Commercial real estate market hinges on the return-to-office push
By the end of 2024, 90% of companies that have office space plan to require employees to be in the office at least some of the time. That according to a Resume Builder survey of 1,000 higher-ups at organizations across the U.S. And most companies that gave up their office space in the wake of Covid-related closures have plans to acquire some. While the Bureau of Labor Statistics reports generally good worker productivity in the era of hybrid and remote work, executives whose companies have returned to the office insist that revenue and employee engagement rose in conjunction with the change. A few companies — such as Roblox, which will require employees in the office at least Tuesday through Thursday next year — say they’ll let go of remote workers who don’t abide by return to office policies. Still, most aren’t going back full-time.
“I think the concept of spending five days a week in the office is dead,” Brian Elliott, founder of the research consortium Future Forum, told CNBC.
As things stand now, though, there’s a lot of empty office space out there. More than a third of the Resume Builder survey respondents said their companies don’t currently have a physical office. Keycard swipes into offices are at half the level they were in 2019, either because workers aren’t going in at all or they’re going in a lot less frequently. Between now and when those return-to-office policies go into effect, what will happen to the commercial real estate market?
Prognostications on the state of commercial real estate from big banks and investment firms run the gamut from a “severe collapse” to “not in a crisis.” What is certain is that commercial property values are down significantly from pre-pandemic levels and that a lot of loans worth a lot of money are set to reach maturity in the next couple of years. About $1 trillion in commercial mortgage loans will mature by the end of 2024, Goldman Sachs report, and another half-trillion dollars will be added to that by the end of 2025. Borrowers who owe on those will likely be looking to refinance if they can’t pay their loans off in time. They’ll do so at higher interest rates than were on the original loans. Even if the Federal Reserve doesn’t raise rates in 2024, it might not cut them either. Any delinquencies or defaults on those loans will send commercial property values down even further.
“More than 50% of the $2.9 trillion in commercial mortgages will need to be renegotiated in the next 24 months when new lending rates are likely to be up by 350 to 450 basis points,” Lisa Shalett, chief investment officer for Morgan Stanley Wealth Management, wrote. Morgan Stanley’s analysts “forecast a peak-to-trough CRE price decline of as much as 40%, worse than in the Great Financial Crisis.”
While that all sounds ominous, office space makes up a slim percentage of the overall commercial real estate market. Goldman analysts say multifamily and industrial commercial property has been resilient, and Bank of America says that while interest rates and remote work present challenges, “for several reasons, they are manageable and do not represent a systemic risk to the U.S. economy,” Bank of America analysts wrote.
Borrowers can work out modifications and extensions to avoid default, they say, and the loans they took out are much less risky than those of the Great Financial Crisis era.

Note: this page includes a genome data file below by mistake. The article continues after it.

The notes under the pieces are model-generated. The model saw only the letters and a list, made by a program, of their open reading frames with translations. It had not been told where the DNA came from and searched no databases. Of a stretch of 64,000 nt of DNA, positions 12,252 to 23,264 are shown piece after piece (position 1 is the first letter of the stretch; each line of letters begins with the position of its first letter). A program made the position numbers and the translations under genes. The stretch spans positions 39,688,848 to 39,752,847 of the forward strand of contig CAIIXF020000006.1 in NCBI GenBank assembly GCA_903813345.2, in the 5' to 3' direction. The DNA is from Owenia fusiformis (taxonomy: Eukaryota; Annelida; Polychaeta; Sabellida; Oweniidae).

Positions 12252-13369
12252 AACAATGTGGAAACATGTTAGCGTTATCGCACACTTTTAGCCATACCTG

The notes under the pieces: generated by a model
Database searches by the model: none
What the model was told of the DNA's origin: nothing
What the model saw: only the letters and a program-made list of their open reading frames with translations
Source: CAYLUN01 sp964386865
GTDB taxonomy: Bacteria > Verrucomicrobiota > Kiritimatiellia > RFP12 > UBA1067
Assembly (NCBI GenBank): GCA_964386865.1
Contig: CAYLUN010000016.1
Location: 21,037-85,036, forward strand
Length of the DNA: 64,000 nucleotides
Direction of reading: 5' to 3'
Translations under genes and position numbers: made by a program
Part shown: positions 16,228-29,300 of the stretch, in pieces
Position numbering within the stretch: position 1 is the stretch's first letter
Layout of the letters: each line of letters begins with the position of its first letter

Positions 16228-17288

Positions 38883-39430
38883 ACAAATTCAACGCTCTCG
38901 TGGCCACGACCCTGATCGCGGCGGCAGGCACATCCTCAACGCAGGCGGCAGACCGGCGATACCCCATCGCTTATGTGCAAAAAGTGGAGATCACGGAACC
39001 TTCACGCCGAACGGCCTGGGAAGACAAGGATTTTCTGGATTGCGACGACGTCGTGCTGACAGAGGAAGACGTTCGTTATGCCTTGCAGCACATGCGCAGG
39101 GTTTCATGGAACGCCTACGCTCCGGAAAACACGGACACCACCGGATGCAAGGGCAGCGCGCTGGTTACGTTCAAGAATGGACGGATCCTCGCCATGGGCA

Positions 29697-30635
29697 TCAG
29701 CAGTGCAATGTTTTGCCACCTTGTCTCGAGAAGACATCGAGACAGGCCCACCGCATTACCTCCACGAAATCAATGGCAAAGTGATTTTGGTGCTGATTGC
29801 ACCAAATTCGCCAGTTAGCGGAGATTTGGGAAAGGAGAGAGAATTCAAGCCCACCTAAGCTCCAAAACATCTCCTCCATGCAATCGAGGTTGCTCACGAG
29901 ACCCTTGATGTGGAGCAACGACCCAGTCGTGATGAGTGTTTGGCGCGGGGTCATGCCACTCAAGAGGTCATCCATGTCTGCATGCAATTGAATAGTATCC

“We believe the sector is not in a crisis, as successful dealmakers will find opportunities, with green shoots evident across all subsectors, including the much-maligned office subsector,” PwC analysts wrote.
Room to Maneuver
In a Bloomberg Market Live Pulse survey, 44% of respondents expected the commercial real estate market to bottom out in the second half of 2024, with 29% predicting it would take until 2025 or later.
Among those hoping the bottom comes sooner rather than later are big city governments. The Tax Policy Center says offices in the U.S.’s largest cities are somewhere between 40 and 60% full, costing those cities a great deal of property tax revenue. Washington, D.C., and San Francisco, for example, could miss out on around $500 million each in revenue over the next few years. New York City office buildings could lose more than 40% of their value, about $50 billion worth, according to one study.
On the flip side of that coin, those executives who plan to reacquire or rent out new office space in 2024 could take advantage of low rents or purchase prices this way. And while Goldman sees substantial “potential for disruptions to U.S. commercial real estate activity from a pullback in small bank credit availability,” that pullback from regional lenders could open the door for commercial real estate debt investors, who could see returns of 11% in the next three to five years, according to Bernstein Private Wealth Management chief investment officer Alex Chaloff.
Buying real estate debt “allows you to get exposure to real estate but to do so with much more of a safety component than just simply buying the equity,” he told Barron’s.
In other words, there will be plenty of opportunities for those dealmakers PwC analysts referenced to find. As interest rates and economic policy improve, they predict, leasing activity and deal flow will too.
As the wide range of predictions suggests, nobody knows for sure what will happen with commercial real estate and the return-to-office push.
“The end of 2024 is still a long way away, and the job market is constantly changing,” Resume Builder chief career advisor Stacie Haller said. “It remains to be seen if businesses will follow through on their RTO plans, especially when taking into account the recent backlash against major employers who have forced employees back to office.”